OTTAWA, February 28, 2002 ( – A study on wealth inequality among Canadian families released last week reports that young couples (25-34) with children have suffered the most economically from 1984 to 1999.

While the net worth (assets minus debts) of families generally rose 10%, the net worth for young couples with children fell 30%. Young families with children, had a median net worth of $44,000 in 1984 but dropped to $30,800 by 1999. The report indicates that an increasing proportion of these same families were even worse off with no net worth – that is, their total assets were less than or equal to their total debts. The proportion of young families with children with no net worth rose from 10% in 1984 to 16% in 1999.

The study showed that the median net worth of Canada’s estimated 12.2 million families in 1999 was about $64,600. One-half of all families had net worth more than this figure, and half had less. Median net worth increased 56% to $126,000 among families in which the major income recipient was 65 or older.

Importantly the study found that wealth inequality “increased much more among couples with children and lone-parent families than among unattached individuals or couples with no children.”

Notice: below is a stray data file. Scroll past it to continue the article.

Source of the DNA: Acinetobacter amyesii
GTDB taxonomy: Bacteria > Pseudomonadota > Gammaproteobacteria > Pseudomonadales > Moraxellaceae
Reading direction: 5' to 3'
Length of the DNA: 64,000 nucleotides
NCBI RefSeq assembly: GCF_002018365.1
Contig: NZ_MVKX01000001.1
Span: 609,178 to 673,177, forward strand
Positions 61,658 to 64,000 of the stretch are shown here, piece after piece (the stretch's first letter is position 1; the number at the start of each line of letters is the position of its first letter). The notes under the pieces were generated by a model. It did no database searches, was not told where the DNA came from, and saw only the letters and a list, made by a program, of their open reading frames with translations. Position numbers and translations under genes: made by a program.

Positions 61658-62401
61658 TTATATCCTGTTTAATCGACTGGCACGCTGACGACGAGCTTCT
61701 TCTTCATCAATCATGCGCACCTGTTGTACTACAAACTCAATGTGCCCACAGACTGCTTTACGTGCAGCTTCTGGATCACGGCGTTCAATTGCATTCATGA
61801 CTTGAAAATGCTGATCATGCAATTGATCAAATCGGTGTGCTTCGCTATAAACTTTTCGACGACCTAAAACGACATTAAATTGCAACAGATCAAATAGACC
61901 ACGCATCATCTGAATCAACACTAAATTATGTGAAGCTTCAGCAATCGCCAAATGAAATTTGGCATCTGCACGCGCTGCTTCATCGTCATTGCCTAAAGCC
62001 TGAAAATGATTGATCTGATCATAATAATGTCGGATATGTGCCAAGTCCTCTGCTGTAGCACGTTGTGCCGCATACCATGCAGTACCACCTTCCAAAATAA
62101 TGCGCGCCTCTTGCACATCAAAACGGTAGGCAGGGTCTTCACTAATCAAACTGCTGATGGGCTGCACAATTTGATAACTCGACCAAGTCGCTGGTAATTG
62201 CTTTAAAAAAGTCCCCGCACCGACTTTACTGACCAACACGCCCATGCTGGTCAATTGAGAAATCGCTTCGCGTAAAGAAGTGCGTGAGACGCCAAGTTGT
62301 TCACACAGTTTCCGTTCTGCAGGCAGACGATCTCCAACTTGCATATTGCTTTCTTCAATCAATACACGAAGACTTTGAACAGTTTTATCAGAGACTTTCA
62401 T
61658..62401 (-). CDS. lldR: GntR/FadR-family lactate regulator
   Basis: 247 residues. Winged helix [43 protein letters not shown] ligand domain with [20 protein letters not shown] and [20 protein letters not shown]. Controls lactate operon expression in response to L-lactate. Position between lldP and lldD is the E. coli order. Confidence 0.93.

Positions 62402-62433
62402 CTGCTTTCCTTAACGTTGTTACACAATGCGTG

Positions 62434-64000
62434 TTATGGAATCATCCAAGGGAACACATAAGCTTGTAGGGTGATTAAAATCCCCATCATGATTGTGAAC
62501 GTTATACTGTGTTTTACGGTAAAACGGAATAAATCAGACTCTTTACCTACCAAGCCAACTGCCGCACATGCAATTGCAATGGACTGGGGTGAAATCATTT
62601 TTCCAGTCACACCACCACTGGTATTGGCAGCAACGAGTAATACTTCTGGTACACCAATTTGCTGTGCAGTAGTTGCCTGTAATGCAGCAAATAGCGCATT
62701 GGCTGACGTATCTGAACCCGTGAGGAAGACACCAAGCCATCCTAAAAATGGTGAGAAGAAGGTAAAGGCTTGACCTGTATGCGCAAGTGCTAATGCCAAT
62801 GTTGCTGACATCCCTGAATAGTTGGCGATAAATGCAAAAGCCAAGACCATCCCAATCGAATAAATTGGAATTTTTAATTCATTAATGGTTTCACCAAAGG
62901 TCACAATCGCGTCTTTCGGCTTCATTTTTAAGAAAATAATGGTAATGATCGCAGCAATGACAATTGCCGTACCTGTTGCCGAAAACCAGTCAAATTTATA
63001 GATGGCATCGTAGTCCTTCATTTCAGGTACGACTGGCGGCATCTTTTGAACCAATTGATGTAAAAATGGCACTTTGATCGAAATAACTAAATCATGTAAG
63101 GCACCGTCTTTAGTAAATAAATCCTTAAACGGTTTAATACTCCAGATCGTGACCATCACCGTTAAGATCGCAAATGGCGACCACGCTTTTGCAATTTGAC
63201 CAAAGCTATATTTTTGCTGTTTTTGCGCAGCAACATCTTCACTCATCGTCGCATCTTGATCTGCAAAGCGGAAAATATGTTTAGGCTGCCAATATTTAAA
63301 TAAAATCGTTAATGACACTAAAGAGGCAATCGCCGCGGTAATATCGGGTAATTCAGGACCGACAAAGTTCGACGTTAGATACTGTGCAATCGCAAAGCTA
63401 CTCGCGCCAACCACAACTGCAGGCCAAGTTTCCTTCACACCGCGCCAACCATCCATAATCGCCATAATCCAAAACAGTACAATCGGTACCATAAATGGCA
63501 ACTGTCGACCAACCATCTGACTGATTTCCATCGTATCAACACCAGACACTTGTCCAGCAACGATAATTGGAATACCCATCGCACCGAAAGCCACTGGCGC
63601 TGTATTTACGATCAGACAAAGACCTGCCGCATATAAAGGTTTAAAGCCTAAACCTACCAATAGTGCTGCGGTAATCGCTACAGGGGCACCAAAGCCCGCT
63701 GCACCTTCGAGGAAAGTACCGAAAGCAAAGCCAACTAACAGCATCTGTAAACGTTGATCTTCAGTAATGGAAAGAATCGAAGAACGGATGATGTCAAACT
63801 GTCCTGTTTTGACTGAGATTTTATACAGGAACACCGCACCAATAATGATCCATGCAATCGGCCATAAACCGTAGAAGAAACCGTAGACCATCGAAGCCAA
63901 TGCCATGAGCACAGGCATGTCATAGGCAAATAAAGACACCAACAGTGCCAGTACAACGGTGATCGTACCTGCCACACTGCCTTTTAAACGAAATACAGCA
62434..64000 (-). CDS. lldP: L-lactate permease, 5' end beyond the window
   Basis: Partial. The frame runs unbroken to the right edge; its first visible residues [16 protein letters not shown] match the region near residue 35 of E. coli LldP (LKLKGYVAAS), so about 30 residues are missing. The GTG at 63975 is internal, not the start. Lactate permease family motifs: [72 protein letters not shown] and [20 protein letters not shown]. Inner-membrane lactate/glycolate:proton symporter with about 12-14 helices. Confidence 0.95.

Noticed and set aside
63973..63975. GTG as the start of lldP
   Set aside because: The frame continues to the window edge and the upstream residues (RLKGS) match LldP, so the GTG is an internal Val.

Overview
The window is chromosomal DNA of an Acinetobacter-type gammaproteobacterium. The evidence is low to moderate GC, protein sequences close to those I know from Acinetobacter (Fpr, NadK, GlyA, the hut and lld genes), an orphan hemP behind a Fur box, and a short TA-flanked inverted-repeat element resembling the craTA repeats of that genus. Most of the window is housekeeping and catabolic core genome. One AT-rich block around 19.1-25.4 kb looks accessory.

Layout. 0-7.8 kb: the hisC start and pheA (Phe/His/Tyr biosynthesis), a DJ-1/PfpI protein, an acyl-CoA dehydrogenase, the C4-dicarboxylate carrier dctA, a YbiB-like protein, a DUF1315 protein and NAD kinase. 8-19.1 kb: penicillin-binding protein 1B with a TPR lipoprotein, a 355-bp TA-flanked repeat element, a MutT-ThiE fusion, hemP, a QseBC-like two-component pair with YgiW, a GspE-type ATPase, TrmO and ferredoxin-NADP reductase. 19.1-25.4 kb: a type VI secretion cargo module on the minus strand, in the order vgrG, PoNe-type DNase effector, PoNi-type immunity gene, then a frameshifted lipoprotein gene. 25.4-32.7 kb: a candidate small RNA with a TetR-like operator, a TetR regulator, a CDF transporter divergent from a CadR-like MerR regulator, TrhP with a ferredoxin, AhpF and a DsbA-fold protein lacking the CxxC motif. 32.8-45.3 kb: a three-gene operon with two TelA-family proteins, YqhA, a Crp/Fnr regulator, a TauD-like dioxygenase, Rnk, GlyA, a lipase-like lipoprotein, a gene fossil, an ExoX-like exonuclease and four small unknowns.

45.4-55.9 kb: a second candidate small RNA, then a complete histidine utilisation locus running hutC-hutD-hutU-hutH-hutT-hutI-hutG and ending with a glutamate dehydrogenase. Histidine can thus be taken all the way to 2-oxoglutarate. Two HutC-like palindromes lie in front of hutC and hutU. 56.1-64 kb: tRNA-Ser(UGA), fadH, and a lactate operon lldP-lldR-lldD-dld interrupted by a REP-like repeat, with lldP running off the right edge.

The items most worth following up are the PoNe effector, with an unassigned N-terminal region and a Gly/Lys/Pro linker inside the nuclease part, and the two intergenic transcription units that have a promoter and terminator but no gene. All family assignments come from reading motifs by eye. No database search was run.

The study confirms again the intensely anti-child affect of Canadian governments’ tax and income policies of the past few decades. Monetary and social support for families with children has drastically declined over the years in favour of one or two or no child, two-income, married or common law or homosexual social arrangements. Ironically, the children of the families that are having children will be the ones asked to pay for the massive social costs of the elderly childless generation. Severe economic and social problems are expected as a result of the government engineered aging of the nation.

See the complete study: “The evolution of wealth inequality in Canada, 1984-1999” at: